Donald Fehr seemed unfazed when asked Thursday for his reaction to the NHL’s imposition of a Sept. 15 deadline to get a new collective bargaining agreement in place or face a lockout.
The head of the National Hockey League Players Association met with the press shortly after a 90 minute sitdown down between the sides, and refused to take the bait on that deadline.
“Under the law, if an agreement expires, that may give someone the legal ability to go on strike or impose a lockout,” said Fehr, a veteran campaigner in these types of negotiations from his years running the baseball players’ union.
“There is no requirement to do so, and if nobody does anything you continue to work under the old conditions until they do things. If there is a lockout, somebody has to choose to do that.”
NHL commissioner Gary Bettman delivered the deadline to the players during the Thursday session and then confirmed it to reporters afterwards.
"I re-confirmed something that the union has been told multiple times over the last nine to 12 months," Bettman said. “Namely, that time is getting short and the owners are not prepared to operate under this collective bargaining agreement for another season, so we need to get to making a deal and doing it soon.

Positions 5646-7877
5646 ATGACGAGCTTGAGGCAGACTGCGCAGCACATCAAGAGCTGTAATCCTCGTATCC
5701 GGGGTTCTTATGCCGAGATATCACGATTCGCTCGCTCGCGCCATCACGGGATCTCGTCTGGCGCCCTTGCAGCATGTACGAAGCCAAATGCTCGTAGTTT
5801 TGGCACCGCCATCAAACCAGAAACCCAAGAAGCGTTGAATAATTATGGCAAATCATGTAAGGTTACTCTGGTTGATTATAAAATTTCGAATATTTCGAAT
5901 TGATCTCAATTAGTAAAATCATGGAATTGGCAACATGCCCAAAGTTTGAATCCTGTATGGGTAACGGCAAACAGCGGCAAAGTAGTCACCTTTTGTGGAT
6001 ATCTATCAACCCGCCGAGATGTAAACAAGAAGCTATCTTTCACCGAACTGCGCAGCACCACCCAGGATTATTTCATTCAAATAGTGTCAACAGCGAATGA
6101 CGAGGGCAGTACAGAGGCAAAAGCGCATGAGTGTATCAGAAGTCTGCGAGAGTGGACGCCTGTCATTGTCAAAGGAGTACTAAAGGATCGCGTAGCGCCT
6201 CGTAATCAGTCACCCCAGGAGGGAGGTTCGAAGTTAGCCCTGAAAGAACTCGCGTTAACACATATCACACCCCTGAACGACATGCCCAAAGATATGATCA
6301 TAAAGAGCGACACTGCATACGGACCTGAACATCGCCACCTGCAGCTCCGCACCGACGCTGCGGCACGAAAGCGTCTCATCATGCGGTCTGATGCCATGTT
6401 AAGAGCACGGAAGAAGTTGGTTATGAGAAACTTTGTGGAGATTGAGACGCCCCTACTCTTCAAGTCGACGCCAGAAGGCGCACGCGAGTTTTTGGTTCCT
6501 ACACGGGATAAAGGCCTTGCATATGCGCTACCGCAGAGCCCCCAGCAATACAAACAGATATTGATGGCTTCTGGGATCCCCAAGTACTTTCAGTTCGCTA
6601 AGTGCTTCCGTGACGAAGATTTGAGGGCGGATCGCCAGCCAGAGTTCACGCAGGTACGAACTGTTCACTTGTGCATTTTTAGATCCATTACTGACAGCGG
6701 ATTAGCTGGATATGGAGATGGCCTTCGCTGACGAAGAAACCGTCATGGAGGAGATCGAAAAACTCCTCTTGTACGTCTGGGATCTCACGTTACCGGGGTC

“And we believe there's ample time for the parties to get together and make a deal and that's what we're going to be working towards."
Deadlines can come and go, but as of now, that would leave 37 days of negotiation to avoid a work stoppage.
The players have suggested repeatedly that the sides could continue bargaining while proceeding under the old agreement, but the NHL would not likely go for that because it would take away a major bargaining chip for the league.
Fehr also confirmed the players would deliver a counter-proposal to the NHL when the sides meet in Toronto on Tuesday.
At the Thursday meeting, the players made a presentation to the owners that basically discredited the league’s proposed revenue sharing system because when combined with the current player compensation rules “it seems to us overall, and club by club, that all of the revenue sharing payments, both the new ones and existing ones, would paid for by player salary reductions.
“I don’t know if there would be revenue sharing after that, it remains to be seen.”
Asked how far apart the two sides are, Fehr said “there is a meaningful gulf there.”
Player representatives will now gather for a series of meetings in advance of the Tuesday sit-down with the owners.With files from Canadian Press